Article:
These sights are not uncommon on these dirt roads and I guess eventually an outsider might get used to seeing them, but Alex and I will never get used to it.  It is hard to see how people live here and what little they have.
As we made our way down the ever so bumpy road we eventually came upon “our place” which is called Mercy Home.  Mercy Home sits right off Lake Victoria behind a homemade fence.  As we stop the car and get out we see small children gathered around a water pump filling their cans full of water.  The children stop and stare following our every step.  I can only imagine what is going through their little minds as we approach the fence and open the gate. 
The children are almost afraid to move, they keep watching us as we get closer to them.  Alex and I both say hello and smile, they are speechless.  They just keep watching us.  I want so badly to go to them and hold them, love them, and tell them to come home with me.  My heart starts to ache and fill very heavy.  Alex’s looks like he has seen a ghost, he is so white.  I ask him if he is ok and he says yes, but I know his heart is aching just like mine.
We take a tour of the place and find out that it needs a lot of work.  My mind starts racing with everything that needs to be done.  My first thought is the safety and food for the children.  I start planting a garden in my mind so there is constant food, I start painting to make the place bearable for the children, I start thinking of all the things this place needs and then I stop for a moment and think of home.  Oh how lucky do we have it!
 When I came here to Uganda I was complaining to Steven about the kitchen stove only having one burner for me to cook on and how he only had three forks and three plastic plates, a skillet and two pots.  I feel so ashamed.  This orphanage does not have a real kitchen.  The bigger boys cook the meals over an open fire on the ground. They only have two pots, one for the beans they get from Unicef, and one for the corn flour they mix with water.  This is their food, every day of the week every meal of the day.
So we have a lot to accomplish in the short time we are here.
As time passes I will keep you updated on the progress Alex and I are making on this small piece of land on this old dirt road in this far off country.  But until then, the next time you have something to complain about…….. think of this story and then remember……… Count your blessings,  life could be a whole lot worse.

Saturday, January 22, 2011


Entering Fort Portal I was very excited to see our six children that we are helping get an education and live life a little more comfortable than before.  Little did I know that there was one more child in the area that would touch my heart.   

Our car was in need of repair so while it was being fixed my family and I stayed in town at our friend Betty’s place of work.  As we sat in the lobby a small boy came in and approached the desk.  He had no shoes on his feet and it was obvious that he was poor.  As I sat and watched from a short distance I saw him writing on paper and handing it to the lady behind the desk.  She would then write and hand the paper back.  This went on for some time.  As I sat there I wanted to know what his story was so I moved closer and asked the women behind the desk to tell me his story.  She said he was almost deaf and he could not talk.  He was hungry.  I had her ask about his parents and he wrote that they both died and he is living with his sick grandmother.  His grandmother had sent him out to beg for food so he would not starve.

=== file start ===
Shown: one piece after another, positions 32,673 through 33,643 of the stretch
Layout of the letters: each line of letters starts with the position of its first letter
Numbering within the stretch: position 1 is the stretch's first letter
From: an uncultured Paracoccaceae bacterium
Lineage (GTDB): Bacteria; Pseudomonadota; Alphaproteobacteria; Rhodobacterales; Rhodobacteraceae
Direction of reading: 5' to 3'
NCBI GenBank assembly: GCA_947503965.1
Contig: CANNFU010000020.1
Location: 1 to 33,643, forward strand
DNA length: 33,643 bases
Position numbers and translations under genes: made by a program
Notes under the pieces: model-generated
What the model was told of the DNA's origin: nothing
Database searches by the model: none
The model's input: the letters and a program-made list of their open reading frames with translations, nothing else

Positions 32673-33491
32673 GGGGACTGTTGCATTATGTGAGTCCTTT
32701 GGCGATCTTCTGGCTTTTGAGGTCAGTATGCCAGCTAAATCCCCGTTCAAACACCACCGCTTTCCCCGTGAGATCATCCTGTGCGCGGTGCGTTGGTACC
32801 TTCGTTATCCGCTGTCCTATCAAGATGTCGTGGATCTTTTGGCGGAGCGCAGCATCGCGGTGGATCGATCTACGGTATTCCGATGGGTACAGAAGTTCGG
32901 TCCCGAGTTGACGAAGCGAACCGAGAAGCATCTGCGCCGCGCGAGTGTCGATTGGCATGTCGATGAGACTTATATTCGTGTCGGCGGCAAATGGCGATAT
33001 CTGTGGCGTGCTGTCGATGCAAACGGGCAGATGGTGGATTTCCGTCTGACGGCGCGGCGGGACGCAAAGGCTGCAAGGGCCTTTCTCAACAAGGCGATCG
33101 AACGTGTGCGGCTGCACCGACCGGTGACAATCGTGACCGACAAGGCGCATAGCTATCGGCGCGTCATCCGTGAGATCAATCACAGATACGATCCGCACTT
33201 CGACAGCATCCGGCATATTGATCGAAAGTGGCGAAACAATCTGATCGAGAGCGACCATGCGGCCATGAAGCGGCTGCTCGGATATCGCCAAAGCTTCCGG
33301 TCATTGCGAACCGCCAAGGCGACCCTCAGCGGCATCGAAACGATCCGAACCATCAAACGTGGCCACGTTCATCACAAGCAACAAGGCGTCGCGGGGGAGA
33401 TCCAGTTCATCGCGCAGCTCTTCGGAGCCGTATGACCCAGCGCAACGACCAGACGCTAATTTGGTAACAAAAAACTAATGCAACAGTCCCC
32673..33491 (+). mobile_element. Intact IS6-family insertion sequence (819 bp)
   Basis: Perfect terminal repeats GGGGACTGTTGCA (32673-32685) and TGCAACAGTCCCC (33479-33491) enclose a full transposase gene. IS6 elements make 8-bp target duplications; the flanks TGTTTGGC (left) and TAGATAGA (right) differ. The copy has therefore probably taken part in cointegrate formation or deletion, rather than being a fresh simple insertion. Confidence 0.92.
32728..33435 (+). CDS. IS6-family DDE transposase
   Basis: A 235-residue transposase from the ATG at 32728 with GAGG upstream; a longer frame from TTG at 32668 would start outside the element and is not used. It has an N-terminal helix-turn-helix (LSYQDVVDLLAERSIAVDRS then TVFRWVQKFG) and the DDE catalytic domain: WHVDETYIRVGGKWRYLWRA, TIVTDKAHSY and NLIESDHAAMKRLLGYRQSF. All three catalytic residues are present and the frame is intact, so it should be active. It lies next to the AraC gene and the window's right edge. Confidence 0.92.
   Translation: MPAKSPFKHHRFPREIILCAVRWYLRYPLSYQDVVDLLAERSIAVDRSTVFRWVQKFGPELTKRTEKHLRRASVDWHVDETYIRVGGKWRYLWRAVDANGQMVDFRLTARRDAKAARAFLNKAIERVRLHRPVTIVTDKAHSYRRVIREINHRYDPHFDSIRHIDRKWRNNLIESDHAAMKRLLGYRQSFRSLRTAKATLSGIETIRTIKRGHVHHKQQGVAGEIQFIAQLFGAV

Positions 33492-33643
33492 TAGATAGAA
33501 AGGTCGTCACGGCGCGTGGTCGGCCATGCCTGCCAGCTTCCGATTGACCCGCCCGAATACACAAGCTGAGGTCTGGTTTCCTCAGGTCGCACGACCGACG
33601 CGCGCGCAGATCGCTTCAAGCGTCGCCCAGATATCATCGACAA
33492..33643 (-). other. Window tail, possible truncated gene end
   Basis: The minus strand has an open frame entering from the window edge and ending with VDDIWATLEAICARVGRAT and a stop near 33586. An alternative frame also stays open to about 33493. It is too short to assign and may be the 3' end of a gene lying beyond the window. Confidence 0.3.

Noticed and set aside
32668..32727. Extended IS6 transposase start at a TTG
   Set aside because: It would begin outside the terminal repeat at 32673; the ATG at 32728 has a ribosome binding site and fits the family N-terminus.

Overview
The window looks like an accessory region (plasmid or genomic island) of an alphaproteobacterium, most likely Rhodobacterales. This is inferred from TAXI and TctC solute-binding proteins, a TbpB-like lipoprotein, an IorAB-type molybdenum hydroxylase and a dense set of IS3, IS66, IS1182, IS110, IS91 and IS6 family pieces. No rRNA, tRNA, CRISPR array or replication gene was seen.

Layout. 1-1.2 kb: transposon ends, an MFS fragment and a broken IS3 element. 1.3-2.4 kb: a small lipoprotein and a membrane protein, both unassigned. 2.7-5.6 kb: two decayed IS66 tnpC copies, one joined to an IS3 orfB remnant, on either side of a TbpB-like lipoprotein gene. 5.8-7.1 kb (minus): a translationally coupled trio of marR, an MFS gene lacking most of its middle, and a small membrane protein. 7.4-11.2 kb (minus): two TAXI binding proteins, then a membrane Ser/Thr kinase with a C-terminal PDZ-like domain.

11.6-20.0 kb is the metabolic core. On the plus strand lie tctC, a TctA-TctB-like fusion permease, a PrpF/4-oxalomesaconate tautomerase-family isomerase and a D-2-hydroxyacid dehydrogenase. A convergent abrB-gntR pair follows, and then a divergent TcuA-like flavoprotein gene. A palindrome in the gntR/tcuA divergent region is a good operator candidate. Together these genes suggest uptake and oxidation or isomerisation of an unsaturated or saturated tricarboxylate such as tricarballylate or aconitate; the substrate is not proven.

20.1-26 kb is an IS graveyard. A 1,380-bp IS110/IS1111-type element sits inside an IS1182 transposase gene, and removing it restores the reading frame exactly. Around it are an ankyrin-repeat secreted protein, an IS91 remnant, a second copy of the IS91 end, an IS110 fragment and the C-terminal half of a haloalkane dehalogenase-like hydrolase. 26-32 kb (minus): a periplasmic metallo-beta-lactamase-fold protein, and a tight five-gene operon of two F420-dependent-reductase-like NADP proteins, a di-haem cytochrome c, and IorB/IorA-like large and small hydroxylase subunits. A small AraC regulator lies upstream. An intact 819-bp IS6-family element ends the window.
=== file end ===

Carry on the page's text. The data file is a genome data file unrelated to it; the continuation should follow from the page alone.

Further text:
Of course by now my heart was breaking.  I wanted to talk to him so I tapped him on the shoulder.  He looked at me with the biggest eyes I have ever seen, but these eyes were so full of hurt and pain.  These eyes I will never forget.   I can not imagine what this little boy had been through.  I told him I loved him by pointing to my heart.  I am sure he understood by the look on his face.  Yet this still did not change the fact that he was hungry.  I suddenly remembered  I had bought a snicker bar in Amsterdam on our way here that I had not eaten.  I took the snicker out of my purse and gave it to him.  Obviously he needed it worse than I did.  I also had almost a full bottle of soda that I had been sipping on that I gave him.  He seemed so happy.  He immediately opened the snicker bar and ate it very quickly.  It was a sight I will never forget.  I asked the women if she could find out his name so I could keep it forever in my memory.  His name is Turee.  I wish I would have taken Turee to the store to buy him and his grandmother groceries, but I was so overwhelmed by the moment that all I could do was cry.  However, I will be going back to Fort Portal and I hope that I will see Turee again.  I have asked our friend Betty to keep her eyes out for him. If Betty spots him I asked her  to let me know and I will send money for her to take him to the store.  Turee…. a name, a face, a boy I will never forget and I hope as you read this you too will not forget him. 

Remember, Turee is just one of many children who are hungry so I encourage all of you to do something to change the life of a child.  It doesn’t have to be anything big just a simple hug to let them know they are loved, but please do something…..